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  • Top 5 Scenes Involving Leslie Neilsen (Theatre-run

    Top 5 Scenes Involving Leslie Neilsen (Theatre-run

    December 1, 2010, 12:26 pm
    Comedy is one of the hardest genres to cut, because it is, many times, up to the editor to sell the joke. Fortunately, there are a few actors that are true comedians in the sense that it is obviously natural to them, making the movie fun to work with. I can only imagine that the late Leslie Neilsen was one of those actors. The deadpan way in which he delivered his lines was so flawless that few actors have been able to match him.

    Top 5 Scenes Involving Leslie Neilsen (Theatre-run feature)

    In memoriam.
    Top 5 Scenes Involving Leslie Neilsen (Theatre-run
    5. Forbidden Planet (1956) Id at the Door

    Though Neilsen was known for his comedy more than his dramatic roles, Forbidden Planet is worth a mention in his career, especially in regards to editing. An unseen monster attacks the characters, and timing plays a huge role in keeping the viewers tense and interested in what’s going on. Near the end, the monster tries to break through the door, and a psychological battle with the professor is instigated. Here, the pacing is appropriately dramatic and the attention paid to shapes in each shot helps to move the eye smoothly.
    Top 5 Scenes Involving Leslie Neilsen (Theatre-run
    4. Airplane (1980) "I just wanted you to know; good luck, we’re all counting on you."

    Airplane is probably one of my favourite movies of all time— and one reason for it is how the editor manages to seamlessly fit in random jokes next to each other and not lose the flow of the film or the story. One joke that turns into a motif simply by placement and good timing, is Neilsen opening the door to the cockpit multiple times and reiterating the fact that everyone is counting on the main characters. No pressure.
    Top 5 Scenes Involving Leslie Neilsen (Theatre-run
    3. Spy Hard (1996) Protect the Limo

    Here’s a great scene that illustrates how a tense situation can be hilarious and still have tension to propel the story. Sounds: Pop, pop, pop. Extreme close up of Neilsen, to make us both laugh and feel slightly uncomfortable. Pop, pop, pop. Random parade audience member popping bubble wrap. Pop, pop. Back to extreme close up of Neilsen. Pop. Two shot of hot chicks in bikinis popping bubble gum bubbles.
    Top 5 Scenes Involving Leslie Neilsen (Theatre-run
    2. The Naked Gun (1988) Student Driver Car Chase

    This scene is funny, exciting, and explosive (literally). The pacing is great, managing to keep the energy high while not sacrificing the jokes. In fact, the gags feel natural and not as obvious as the usually might be, making the scene that much funnier.
    Top 5 Scenes Involving Leslie Neilsen (Theatre-run
    1. The Naked Gun 2 ? (1991) The Blue Note

    This scene has a couple elements to it, but I’m mostly referring to the conversation between Neilsen and Presley when I’m explaining its editing brilliance. For a simple dinner table conversation, it is the editor’s cutting pace and take choice that ultimately will make the scene successful and funny. The pacing here is impeccable, not holding so long on a reaction that it hits the viewer over the head, but instead almost makes the viewer do a double take— making the scene even funnier than just showing what’s being said or done.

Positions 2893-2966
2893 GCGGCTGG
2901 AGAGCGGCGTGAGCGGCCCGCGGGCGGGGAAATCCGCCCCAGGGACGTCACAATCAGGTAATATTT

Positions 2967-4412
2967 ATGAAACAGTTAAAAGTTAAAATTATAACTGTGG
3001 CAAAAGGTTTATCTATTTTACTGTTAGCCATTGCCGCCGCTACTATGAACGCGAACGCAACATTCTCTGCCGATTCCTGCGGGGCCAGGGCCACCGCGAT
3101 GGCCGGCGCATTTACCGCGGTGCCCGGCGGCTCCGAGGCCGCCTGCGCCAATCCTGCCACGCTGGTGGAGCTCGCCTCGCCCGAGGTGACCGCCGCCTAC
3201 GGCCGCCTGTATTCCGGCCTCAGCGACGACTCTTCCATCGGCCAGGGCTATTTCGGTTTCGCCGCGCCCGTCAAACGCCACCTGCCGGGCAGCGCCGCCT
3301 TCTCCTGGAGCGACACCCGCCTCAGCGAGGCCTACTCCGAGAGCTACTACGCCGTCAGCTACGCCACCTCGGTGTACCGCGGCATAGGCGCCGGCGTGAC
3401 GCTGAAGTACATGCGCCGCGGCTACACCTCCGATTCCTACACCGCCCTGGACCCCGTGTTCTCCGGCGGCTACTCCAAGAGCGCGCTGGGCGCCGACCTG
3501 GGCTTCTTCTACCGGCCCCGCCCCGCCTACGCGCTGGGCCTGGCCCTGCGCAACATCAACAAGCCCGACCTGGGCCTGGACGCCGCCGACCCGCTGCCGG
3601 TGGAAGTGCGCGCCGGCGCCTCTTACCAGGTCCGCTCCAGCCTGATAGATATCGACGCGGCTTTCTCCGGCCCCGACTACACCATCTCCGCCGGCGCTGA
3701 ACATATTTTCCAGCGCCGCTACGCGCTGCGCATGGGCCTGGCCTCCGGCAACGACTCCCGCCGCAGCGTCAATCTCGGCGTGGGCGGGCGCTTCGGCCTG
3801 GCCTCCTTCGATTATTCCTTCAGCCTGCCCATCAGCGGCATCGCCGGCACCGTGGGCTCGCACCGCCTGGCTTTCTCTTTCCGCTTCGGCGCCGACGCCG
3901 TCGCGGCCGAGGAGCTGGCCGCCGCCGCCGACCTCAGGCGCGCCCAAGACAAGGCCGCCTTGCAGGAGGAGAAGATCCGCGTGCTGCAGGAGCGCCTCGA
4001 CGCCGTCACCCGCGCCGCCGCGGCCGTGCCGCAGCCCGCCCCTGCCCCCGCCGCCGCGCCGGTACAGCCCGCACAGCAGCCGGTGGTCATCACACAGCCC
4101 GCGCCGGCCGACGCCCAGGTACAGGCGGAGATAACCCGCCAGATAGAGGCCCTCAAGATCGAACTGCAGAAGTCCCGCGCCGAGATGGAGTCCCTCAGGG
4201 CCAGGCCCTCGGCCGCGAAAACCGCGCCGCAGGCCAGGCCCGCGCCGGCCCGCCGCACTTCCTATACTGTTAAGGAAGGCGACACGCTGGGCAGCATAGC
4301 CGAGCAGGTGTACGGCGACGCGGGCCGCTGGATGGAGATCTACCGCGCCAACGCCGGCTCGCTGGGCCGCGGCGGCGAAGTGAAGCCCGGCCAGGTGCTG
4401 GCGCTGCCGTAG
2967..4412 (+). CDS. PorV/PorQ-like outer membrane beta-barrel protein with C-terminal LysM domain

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  • Other Postings By Member
    • The Top 5 American Western Standoffs
      EDITING

      The Top 5 American Western Standoffs

      August 5, 2009, 12:24 pm
      To kick off the first post for the Edit Decision List, I thought it would be fitting to choose a topic that relies on one of the most fundamental techniques in editing film: building tension. There are many places for using this technique, but it is in its most blatant use in the Western Standoff. Therefore here is The Top 5 American Western Standoffs based on editing.

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    • Top 5 Edited Live Action Movie With Talking Animal
      EDITING

      Top 5 Edited Live Action Movie With Talking Animal

      July 17, 2009, 12:32 pm
      I just recently finished compositing some shots for a live-action Disney DVD film (soon to come) involving talking animals. This is the first time that I’ve really done anything like that, and although I wasn’t editing, I could appreciate how difficult it can be to edit a film with animal actors as I saw the shots come in. And it’s difficult regardless of if they have moving mouths or not. Animals aren’t really "acting" on their free will as humans do, so discerning which take is the best has to with a mixture of the action being performed properly (pun intended) as well as juxtaposing the action with another action to convey an accurate sense of emotion, which 95% of animals (arguably) don’t naturally exhibit.

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